For generations, international students pursuing their studies in the United States have been permitted to remain in the country for the duration of their studies. This helps to guarantee that they are able to complete their degrees before having to depart the country. But under a new proposal put forward on September 25 by the Department of Homeland Security (DHS), international students and exchange visitors would be limited to visas for as little as two years. The rule would also impose collective punishment on students from nearly 60 countries, most of which are African nations.

What changes would the proposed rule make for international students?

The proposed student visa rule would eliminate “duration of status” periods of admission for international students, as well as exchange visitors and members of the international media. While students and exchange visitors could receive visas granting a period of admission lasting between two to four years, foreign journalists would be limited to periods of admission lasting at most 240 days.

The current duration of status admission period associated with these visas allows a person to remain in the United States for an indefinite period, so long as they continue to follow the rules required by the visa. Because the length of a course of study can vary significantly based on specialization, the duration of status system allowed for more flexibility for both students and the government alike.

The current process allows students, researchers, and journalists to remain in the United States without having to periodically leave to obtain a new visa at the risk of not being able to return, or file an expensive “extension of status” request with U.S. Citizenship and Immigration Services.

Under the new rule, student and exchange visitors who are currently in the United States on duration of status admissions would have their visas “transitioned” into new visas with an end date.

The new rule would also make other changes to the student visa process, including placing a limit on the number of times that a student can change to a different course of study and requiring students to leave the United States more rapidly after their program ends.

Who is impacted most by the proposed visa restrictions?

The new proposal could force thousands of international students to choose between applying for schools in the United States without a guarantee that they could finish classes or pursuing degrees in other countries, ultimately making the United States less attractive to the most competitive students from around the world.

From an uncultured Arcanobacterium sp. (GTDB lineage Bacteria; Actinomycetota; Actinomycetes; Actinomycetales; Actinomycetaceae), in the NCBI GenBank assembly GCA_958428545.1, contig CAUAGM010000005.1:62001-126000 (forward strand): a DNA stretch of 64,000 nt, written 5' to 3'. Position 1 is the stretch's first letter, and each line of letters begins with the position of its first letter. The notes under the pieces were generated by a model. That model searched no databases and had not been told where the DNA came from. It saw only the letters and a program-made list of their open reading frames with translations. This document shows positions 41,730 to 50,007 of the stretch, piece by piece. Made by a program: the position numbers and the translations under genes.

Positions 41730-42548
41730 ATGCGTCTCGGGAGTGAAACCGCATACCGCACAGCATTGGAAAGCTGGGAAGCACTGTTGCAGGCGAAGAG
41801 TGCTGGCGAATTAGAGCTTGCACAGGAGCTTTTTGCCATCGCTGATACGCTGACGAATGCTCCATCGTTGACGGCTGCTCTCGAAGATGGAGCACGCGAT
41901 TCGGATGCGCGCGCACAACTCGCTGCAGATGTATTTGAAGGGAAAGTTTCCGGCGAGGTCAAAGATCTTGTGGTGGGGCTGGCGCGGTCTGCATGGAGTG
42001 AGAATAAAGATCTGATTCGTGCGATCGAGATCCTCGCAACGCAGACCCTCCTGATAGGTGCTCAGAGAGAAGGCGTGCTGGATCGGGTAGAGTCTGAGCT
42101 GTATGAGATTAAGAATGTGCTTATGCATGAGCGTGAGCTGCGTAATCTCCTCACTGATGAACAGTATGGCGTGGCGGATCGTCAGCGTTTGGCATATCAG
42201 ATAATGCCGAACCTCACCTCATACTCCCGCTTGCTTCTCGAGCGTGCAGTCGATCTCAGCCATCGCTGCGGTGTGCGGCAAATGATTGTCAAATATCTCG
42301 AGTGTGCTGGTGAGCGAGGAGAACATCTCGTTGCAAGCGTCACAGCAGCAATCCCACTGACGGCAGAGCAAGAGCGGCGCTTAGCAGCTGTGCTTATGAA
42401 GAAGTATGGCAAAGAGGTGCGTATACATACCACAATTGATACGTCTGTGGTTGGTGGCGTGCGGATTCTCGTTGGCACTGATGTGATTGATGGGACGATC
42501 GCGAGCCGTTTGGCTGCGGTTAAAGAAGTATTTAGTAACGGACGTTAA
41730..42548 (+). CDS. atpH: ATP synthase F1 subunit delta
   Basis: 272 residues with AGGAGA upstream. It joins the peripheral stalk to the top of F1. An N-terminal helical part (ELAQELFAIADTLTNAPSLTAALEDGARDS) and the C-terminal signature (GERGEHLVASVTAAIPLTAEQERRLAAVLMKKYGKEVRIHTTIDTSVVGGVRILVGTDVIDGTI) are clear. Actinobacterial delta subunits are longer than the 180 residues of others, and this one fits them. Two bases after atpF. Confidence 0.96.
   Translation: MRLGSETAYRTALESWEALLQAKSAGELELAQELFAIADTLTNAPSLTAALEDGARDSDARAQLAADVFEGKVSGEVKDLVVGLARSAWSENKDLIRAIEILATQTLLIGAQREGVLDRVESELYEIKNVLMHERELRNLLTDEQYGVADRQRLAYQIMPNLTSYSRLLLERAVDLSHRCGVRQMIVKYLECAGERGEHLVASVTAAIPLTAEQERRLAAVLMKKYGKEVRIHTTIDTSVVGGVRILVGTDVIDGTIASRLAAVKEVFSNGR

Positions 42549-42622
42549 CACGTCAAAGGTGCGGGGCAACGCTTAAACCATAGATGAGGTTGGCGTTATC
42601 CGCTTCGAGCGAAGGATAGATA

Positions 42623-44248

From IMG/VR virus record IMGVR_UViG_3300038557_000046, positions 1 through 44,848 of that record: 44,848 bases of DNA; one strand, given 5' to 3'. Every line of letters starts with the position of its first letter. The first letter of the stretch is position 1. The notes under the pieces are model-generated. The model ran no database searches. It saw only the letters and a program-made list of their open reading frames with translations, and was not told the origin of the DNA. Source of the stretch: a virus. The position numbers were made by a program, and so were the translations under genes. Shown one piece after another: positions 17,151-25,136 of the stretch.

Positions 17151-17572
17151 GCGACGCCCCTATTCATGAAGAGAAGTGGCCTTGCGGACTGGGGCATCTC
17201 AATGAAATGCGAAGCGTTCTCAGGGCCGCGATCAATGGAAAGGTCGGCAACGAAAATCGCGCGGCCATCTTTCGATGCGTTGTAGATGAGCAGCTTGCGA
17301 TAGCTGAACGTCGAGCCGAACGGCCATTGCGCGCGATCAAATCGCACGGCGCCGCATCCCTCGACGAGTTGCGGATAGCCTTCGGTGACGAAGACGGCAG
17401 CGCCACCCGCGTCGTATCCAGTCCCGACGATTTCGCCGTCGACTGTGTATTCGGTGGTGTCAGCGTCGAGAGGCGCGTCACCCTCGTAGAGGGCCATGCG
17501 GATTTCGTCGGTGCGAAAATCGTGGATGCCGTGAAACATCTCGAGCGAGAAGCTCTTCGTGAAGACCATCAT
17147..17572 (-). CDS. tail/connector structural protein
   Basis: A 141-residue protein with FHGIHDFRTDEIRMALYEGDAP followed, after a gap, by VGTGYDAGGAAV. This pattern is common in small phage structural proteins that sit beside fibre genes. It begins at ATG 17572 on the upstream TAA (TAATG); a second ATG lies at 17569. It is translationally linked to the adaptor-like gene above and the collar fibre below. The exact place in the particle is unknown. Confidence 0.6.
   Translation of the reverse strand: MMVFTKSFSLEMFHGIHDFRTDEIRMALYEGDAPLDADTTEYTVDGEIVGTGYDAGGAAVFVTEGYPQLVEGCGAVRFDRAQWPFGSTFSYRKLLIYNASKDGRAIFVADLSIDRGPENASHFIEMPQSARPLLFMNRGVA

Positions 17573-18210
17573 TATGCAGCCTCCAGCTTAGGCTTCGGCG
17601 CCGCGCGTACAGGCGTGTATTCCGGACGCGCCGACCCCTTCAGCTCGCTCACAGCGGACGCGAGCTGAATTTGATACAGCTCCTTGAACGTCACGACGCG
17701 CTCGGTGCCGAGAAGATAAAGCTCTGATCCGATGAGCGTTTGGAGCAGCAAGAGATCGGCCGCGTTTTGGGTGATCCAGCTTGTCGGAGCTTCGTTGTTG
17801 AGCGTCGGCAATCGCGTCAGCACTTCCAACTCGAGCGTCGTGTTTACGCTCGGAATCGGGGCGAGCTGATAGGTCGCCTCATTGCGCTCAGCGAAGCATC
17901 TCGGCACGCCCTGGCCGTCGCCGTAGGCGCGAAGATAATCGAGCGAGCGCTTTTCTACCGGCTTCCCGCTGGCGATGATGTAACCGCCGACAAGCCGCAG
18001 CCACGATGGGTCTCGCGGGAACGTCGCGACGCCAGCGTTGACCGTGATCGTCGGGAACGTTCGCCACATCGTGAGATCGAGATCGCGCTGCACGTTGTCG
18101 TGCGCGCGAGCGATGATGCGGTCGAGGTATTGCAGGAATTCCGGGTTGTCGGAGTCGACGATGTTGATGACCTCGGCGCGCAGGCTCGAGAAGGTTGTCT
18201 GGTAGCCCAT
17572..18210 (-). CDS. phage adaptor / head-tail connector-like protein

For many students, the absence of a guarantee that they will be able to complete their studies may lead them to choose another country than the United States to seek an education.

A separate provision of the rule would subject nearly 60 countries—the majority of which are in Africa—to restrictions on student visas. Citizens of countries like Vietnam, Nigeria, Kenya, Iran, Philippines, and Tanzania would be limited to student visas lasting at most two years, and subject to heightened scrutiny.

These restrictions are a form of collective punishment that would apply to anyone who is a citizen of a country where more than ten percent of nationals granted student and exchange visas are suspected of overstaying the visa. Similar restrictions would apply to a person who was born in, or who is a citizen of, a country that the United States has designated a state sponsor of terrorism.

By using a ten percent threshold, the countries with the highest total number of suspected visa overstays (including China, India, and Brazil) would be unaffected, while smaller countries with few overstays would be hurt the most.

For example, in fiscal year 2019, a total of 11,030 students and exchange visitors from China were suspected of overstaying their visas, compared to 57 people from Zambia. But because the visa overstay rate from China was only 1.85%, while Zambia’s was 10.07%, Zambian students would be subject to restrictions while Chinese students would not be.

The rule would also penalize schools that do not use the E-Verify system. If a school chose not to participate in E-Verify, their students would be limited to visas lasting a maximum of two years.

How will the proposed student visa restrictions impact the United States?

The proposed restrictions could prove devastating for the United States’ universities, many of which rely heavily on international students for funding and to support graduate degree programs. It could also impact the United States’ standing in the eyes of potential students.

DHS’s actions show that they want to subject all immigrants, even foreign students, to constant suspicion. In the proposed rule, DHS claims that eliminating duration of status and imposing nationality-based restrictions will help increase “national security” by requiring immigrants to check in with the agency more frequently. This approach is in line with the Trump administration’s efforts to increase surveillance of all immigrants, including another recent proposal that would see all immigrants subject to “continuous immigration vetting.”

But students and immigrants shouldn’t have to constantly prove over and over that they should be allowed to stay.

Rather than help the United States, these rules risk driving away the best and the brightest. Like the President’s recent immigration bans, DHS risks doing irreparable harm to the United States’ international standing as a place where people can build a life and contribute.

Instead of treating all immigrants as guilty until proven innocent, we should focus on improving our legal immigration system to make it easier, not harder, to attract bright and talented individuals to contribute to the United States’ economic prosperity and leadership in innovation.